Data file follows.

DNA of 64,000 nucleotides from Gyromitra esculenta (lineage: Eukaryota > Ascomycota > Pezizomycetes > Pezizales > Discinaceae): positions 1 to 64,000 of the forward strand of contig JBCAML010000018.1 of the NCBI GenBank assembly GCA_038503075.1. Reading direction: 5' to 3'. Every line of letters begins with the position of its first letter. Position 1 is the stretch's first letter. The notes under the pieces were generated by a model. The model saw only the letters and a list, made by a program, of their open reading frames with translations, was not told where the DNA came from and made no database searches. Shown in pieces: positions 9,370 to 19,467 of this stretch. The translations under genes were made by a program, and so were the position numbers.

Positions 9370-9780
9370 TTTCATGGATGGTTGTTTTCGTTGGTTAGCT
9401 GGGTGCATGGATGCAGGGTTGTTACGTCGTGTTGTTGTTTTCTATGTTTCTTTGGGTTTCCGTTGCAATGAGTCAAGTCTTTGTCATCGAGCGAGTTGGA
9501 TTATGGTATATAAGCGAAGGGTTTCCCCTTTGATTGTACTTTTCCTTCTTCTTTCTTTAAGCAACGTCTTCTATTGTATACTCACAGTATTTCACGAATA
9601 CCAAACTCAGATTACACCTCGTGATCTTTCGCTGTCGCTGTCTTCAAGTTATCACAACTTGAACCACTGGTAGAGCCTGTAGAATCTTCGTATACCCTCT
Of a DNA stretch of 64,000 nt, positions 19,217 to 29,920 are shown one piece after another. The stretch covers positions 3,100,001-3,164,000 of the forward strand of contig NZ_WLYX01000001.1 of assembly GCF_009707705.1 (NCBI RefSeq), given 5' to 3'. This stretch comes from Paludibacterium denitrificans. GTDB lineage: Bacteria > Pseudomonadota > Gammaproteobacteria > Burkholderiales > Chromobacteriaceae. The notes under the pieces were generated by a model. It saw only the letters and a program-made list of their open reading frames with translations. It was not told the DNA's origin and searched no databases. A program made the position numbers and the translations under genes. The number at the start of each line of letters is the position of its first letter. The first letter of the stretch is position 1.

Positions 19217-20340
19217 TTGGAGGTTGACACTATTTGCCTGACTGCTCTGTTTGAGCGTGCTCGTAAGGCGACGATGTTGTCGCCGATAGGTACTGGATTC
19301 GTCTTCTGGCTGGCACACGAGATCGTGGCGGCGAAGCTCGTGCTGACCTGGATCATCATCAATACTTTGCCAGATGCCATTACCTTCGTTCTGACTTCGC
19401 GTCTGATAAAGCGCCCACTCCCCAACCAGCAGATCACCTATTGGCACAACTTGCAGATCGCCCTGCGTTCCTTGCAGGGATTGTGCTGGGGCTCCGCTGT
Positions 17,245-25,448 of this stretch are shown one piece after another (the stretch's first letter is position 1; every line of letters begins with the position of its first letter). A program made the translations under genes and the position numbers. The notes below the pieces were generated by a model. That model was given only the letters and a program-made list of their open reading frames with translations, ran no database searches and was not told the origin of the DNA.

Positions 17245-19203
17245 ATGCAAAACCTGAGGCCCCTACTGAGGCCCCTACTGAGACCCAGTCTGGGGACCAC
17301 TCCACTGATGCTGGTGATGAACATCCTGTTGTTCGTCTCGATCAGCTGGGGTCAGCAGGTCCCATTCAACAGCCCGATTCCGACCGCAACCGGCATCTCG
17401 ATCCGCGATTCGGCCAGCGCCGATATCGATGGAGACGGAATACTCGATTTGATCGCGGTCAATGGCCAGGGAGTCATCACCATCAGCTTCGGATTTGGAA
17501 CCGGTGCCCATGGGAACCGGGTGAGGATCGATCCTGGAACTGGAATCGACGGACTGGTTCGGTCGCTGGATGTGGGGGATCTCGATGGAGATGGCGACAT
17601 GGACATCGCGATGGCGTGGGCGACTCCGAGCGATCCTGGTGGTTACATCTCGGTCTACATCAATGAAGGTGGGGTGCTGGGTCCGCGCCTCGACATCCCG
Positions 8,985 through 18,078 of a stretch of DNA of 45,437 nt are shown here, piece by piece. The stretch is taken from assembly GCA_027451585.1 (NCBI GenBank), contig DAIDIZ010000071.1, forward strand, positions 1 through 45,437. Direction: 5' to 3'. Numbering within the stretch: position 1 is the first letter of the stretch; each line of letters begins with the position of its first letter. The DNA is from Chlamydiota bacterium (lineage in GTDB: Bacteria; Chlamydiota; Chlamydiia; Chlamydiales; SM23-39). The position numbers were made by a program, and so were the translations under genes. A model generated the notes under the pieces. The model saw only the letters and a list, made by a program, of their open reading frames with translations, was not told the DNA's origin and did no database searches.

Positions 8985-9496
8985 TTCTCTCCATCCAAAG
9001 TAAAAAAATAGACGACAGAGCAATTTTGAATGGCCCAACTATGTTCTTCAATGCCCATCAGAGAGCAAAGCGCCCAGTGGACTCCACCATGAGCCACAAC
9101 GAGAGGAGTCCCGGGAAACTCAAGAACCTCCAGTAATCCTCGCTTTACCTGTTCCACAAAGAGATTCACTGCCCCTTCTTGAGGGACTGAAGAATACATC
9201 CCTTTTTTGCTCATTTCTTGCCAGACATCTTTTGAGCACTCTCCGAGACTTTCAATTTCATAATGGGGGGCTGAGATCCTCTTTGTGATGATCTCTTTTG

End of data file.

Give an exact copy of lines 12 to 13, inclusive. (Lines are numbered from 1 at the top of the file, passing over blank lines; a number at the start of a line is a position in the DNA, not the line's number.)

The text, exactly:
Positions 17,245-25,448 of this stretch are shown one piece after another (the stretch's first letter is position 1; every line of letters begins with the position of its first letter). A program made the translations under genes and the position numbers. The notes below the pieces were generated by a model. That model was given only the letters and a program-made list of their open reading frames with translations, ran no database searches and was not told the origin of the DNA.

Positions 17245-19203